Several parts of the United States experienced extreme weather situations in the past one year and majority of the Americans attributed it to climate change. In recent Pew Research Center survey, the analysts say that the people, irrespective of their political affiliation opined changes in climate conditions led to extreme weather situation in the country.
CLIMATE CHANGE; EXPERIENCE
Pew centre said that around four-in-ten Americans pointed out that their local community experienced severe weather like floods and intense storms (43%) or long periods of unusually hot weather (42%) in the past year. Some others also said of experiencing droughts or water shortages (31%), major wildfires (21%) or rising sea levels that erode beaches and shorelines (16%). The survey found 71 per cent of Americans attributing at least one of these five forms of extreme weather in the past year. Among those who have, more than eight-in-ten say climate change contributed at least a little to each type of event.
On climate change, Democrats are more likely than Republicans to say the change contributed a lot. Among those who say their community has experienced severe weather like floods or intense storms in the past year, 95% of Democrats and Democratic-leaning independents say climate change contributed at least a little, compared with 65% of Republicans and GOP leaners. But while 64% of these Democrats say climate change contributed a lot, just 24% of Republicans say the same.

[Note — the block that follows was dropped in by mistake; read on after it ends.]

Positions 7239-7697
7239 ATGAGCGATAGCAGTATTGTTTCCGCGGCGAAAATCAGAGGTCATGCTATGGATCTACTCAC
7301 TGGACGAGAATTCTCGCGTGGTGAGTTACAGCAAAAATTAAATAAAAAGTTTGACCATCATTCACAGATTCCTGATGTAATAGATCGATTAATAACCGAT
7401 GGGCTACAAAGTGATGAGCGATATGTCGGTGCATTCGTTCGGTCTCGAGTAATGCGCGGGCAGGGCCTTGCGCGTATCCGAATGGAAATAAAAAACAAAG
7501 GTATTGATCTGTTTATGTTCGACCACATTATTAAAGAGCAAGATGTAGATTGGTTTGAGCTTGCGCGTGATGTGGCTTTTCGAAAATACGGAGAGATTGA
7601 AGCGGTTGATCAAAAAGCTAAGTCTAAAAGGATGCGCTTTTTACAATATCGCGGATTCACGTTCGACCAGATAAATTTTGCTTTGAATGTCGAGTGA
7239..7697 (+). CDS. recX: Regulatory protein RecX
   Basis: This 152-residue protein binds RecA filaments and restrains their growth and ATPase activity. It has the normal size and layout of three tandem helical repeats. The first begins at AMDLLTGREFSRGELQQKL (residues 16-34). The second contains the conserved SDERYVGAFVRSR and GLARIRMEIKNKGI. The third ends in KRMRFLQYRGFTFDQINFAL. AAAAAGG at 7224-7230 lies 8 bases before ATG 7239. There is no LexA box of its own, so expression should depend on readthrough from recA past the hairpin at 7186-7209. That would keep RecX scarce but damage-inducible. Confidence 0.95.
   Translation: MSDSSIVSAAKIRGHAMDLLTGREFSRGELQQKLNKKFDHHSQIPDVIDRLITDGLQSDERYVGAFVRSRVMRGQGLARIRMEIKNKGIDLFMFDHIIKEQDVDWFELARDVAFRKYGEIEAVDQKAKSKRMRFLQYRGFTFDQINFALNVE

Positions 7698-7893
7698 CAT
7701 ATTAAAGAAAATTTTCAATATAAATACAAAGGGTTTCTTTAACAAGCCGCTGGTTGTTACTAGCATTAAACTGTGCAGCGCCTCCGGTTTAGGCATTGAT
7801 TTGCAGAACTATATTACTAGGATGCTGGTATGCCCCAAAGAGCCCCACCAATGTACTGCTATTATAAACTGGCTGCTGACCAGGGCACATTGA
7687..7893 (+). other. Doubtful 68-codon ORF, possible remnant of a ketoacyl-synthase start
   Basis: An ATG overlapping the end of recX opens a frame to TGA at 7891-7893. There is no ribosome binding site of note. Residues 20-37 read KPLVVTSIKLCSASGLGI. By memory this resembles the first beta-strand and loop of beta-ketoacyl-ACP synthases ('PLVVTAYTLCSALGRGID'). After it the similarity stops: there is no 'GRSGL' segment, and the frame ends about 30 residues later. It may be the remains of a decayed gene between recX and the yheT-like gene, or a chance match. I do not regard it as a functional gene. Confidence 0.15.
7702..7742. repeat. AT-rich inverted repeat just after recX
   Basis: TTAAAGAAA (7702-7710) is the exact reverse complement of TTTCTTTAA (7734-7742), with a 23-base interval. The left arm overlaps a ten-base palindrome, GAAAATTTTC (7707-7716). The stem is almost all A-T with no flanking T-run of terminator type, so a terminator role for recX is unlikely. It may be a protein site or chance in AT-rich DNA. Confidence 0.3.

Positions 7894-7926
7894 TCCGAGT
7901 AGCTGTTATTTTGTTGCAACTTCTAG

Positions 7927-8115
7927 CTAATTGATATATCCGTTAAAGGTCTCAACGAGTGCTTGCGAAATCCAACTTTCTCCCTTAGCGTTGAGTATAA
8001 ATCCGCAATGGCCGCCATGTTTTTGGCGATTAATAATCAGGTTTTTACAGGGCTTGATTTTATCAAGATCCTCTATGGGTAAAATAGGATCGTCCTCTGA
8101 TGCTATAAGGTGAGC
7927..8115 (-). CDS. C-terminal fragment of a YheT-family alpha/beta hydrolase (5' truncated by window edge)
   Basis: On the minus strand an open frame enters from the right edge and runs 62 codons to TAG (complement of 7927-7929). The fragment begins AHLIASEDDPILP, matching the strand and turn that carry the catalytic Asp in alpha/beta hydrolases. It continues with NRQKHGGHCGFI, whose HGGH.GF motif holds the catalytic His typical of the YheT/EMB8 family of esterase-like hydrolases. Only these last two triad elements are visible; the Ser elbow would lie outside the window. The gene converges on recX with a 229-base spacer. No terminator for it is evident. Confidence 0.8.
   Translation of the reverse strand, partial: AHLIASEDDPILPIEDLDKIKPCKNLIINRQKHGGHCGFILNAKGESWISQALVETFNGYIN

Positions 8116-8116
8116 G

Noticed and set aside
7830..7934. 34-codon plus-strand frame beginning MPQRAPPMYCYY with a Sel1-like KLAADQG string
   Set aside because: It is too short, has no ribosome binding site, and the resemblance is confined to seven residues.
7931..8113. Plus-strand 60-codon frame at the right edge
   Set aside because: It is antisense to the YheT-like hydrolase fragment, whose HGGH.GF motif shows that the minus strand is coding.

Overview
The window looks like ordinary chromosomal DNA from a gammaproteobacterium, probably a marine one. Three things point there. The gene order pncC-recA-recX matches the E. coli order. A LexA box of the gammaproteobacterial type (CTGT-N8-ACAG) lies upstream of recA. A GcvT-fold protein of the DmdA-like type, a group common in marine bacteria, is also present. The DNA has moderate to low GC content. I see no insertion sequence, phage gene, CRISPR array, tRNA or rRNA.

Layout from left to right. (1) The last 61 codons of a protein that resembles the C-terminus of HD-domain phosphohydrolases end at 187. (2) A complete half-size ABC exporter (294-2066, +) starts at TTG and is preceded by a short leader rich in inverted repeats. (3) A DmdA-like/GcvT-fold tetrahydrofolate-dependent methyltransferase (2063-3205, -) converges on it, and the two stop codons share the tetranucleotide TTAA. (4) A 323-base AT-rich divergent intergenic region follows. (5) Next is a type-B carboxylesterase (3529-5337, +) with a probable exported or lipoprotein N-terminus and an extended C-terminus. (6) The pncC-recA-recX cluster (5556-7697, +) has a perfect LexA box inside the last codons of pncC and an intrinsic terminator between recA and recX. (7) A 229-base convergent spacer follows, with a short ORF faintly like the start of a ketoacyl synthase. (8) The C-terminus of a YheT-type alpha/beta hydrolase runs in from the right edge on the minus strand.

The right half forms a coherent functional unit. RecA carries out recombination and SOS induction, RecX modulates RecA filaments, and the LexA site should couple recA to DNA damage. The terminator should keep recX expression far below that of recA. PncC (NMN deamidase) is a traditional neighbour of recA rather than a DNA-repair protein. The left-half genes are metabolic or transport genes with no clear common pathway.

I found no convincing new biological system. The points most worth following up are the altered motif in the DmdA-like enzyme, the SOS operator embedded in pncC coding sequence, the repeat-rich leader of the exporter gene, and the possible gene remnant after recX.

In the West, for example, 62% of adults overall report that their community has faced long periods of unusually hot weather in the past year. That includes 74% of Democrats in the region, compared with 46% of Republicans. Similarly, among adults living in the South, Democrats are more likely than Republicans to say their local community experienced severe weather like floods or intense storms in the past year (58% vs. 46%).
According to the United States Environment Protection Agency Since 1901, the average surface temperature across the contiguous 48 states has risen at an average rate of 0.17°F per decade . Average temperatures have risen more quickly since the late 1970s (0.32 to 0.55°F per decade since 1979). Nine of the top 10 warmest years on record for the contiguous 48 states have occurred since 1998, and 2012 and 2016 were the two warmest years on record.
It said that some parts of the United States have experienced more warming than others. The North, the West, and Alaska have seen temperatures increase the most, while some parts of the Southeast have experienced little change.